There are some foods you should never freeze, but shredded cheese is surprisingly freezer-friendly. Buy this staple when it’s on sale and when you want to use it to make next-level grilled cheeses, creative twists on mac and cheese or more of the best recipes for cheese lovers, you’ll have more than enough. When you’re ready to work it into a dish, just set it on the counter for 30 minutes or so to defrost.
One of the best tips for bakers making biscuits or pie crusts is to use really cold butter. And the best way to get cold butter is to store it in the freezer, so keep a couple of sticks in there. This also extends the shelf life of your butter from two months to six months. This is also a handy tip if you’re a family who doesn’t cook with a lot of butter or if you find a great deal.
You should never refrigerate bread, but freezing your bread keeps it fresher longer and it’s pretty much just as good as it would be when you made or bought it. Thaw your frozen bread on the counter overnight and use it for some super scrumptious sandwiches. Freeze bread ends and bits, too so you can turn it into breakfast casseroles and more of these recipes that will finish off a loaf of bread.
If you’re making cookies for your family but don’t necessarily need to make six dozen chocolate chip cookies, you can freeze the leftover dough and bake it later (or snack on it — we won’t judge). If you freeze the dough in pre-portioned scoops, you don’t even need to defrost it; simply bake as directed and add a few extra minutes of cooking time. The key to a well-stocked freezer is having things on hand you can whip out at the last minute. So, if you’re going to a potluck but don’t have time to bake from scratch, frozen cookie dough could really come in handy.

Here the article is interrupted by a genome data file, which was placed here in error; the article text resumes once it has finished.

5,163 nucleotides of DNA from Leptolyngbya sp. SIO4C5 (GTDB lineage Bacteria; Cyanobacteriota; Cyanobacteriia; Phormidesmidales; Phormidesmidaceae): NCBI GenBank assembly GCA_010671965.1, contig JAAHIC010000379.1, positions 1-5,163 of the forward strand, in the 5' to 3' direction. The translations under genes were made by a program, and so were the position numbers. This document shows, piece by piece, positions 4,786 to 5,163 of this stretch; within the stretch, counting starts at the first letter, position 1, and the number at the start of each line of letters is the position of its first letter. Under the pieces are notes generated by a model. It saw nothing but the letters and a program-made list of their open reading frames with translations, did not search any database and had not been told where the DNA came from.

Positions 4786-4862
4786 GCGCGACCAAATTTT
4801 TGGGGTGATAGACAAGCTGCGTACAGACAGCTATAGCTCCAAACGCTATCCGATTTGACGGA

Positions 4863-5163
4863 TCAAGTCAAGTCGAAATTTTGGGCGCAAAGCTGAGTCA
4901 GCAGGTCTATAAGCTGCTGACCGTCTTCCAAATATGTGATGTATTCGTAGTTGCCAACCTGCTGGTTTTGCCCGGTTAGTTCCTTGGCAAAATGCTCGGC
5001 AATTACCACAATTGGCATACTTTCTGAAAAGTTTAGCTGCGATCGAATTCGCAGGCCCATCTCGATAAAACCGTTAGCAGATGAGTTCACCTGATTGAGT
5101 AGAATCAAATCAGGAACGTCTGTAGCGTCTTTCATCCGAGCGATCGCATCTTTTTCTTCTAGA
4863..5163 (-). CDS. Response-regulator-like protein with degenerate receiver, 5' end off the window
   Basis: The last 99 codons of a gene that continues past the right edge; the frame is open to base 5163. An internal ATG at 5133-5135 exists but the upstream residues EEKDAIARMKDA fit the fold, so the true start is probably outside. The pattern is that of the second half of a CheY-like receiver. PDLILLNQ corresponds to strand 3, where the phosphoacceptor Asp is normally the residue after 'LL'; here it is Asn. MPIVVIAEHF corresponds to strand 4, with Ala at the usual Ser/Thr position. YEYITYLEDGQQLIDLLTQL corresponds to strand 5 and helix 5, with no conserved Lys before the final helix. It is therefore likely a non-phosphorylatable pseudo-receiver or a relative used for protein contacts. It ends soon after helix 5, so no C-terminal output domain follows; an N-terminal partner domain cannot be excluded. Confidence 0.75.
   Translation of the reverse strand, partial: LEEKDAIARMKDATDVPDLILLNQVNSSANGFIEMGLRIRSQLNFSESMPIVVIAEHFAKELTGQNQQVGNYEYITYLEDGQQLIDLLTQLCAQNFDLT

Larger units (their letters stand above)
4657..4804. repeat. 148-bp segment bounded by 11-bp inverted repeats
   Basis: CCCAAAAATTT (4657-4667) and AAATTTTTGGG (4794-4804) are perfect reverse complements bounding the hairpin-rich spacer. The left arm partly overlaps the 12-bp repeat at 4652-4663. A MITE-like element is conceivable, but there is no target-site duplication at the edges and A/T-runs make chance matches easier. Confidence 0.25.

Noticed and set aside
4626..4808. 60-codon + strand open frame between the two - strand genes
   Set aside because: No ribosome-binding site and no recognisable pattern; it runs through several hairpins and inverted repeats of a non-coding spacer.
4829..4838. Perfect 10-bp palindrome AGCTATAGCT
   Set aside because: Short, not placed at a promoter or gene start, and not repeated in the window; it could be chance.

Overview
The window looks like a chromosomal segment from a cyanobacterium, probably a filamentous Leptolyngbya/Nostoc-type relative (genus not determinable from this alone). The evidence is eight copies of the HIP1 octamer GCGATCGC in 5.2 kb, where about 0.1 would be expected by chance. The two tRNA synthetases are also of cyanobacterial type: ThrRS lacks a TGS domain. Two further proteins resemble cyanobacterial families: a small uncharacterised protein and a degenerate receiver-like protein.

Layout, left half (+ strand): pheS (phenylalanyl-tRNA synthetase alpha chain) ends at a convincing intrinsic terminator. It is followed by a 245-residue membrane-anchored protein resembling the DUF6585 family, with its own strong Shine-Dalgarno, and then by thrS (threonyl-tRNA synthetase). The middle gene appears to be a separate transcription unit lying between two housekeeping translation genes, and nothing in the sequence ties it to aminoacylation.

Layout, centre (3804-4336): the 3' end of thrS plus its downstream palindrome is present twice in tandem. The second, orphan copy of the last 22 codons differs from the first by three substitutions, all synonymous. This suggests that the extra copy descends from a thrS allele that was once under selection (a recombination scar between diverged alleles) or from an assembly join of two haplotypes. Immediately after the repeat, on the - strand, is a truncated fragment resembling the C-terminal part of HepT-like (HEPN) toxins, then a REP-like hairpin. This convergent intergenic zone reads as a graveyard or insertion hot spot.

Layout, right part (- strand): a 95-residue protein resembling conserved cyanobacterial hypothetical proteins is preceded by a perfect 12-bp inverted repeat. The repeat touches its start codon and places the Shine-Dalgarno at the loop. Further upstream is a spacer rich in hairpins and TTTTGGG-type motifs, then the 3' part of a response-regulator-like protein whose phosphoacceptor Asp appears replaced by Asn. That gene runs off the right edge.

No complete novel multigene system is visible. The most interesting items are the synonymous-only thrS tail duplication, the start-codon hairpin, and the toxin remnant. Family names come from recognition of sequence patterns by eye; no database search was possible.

Many of our favorite dishes to bring to a party start with one common ingredient: puff pastry. Use this frozen baking staple to create curry puffs or pigs in a blanket for a game-day gathering, an egg tart for brunch or a Danish if you’re in charge of dessert. The world is your oyster when armed with puff pastry.
Fresh herbs can take your cooking from ordinary to extraordinary, but they don’t last particularly long in the refrigerator. One of our favorite tips for making your food last longer is to take fresh herbs, chop them up, put them in an ice cube tray with a bit of olive oil and freeze them. Then, whenever you need a touch of freshness, you have perfectly preserved herbs!
Sometimes, dinner goes awry. Maybe the chicken from the grocery store was a little gnarly or you totally and completely burned the lasagna in the oven. Life happens. And when it does, freezer foods will come to the rescue. Keep a pack of hot dogs or sausages in your freezer that you can toss on the grill without defrosting or a bolognese you can reheat in a pinch and toss on some pasta. Of course, some frozen dinners or snacks can also save your lunch when you’re in a pinch.
If you don't want to whip up dinner from scratch every single night of the week, we don't blame you. When you have time, cook up a double batch of your favorite dishes so you can have some freezer meals for later. Chili, lasagna, enchiladas and some of our favorite casseroles all freeze well and are among the dinners you can freeze and make ahead for busy weeknights.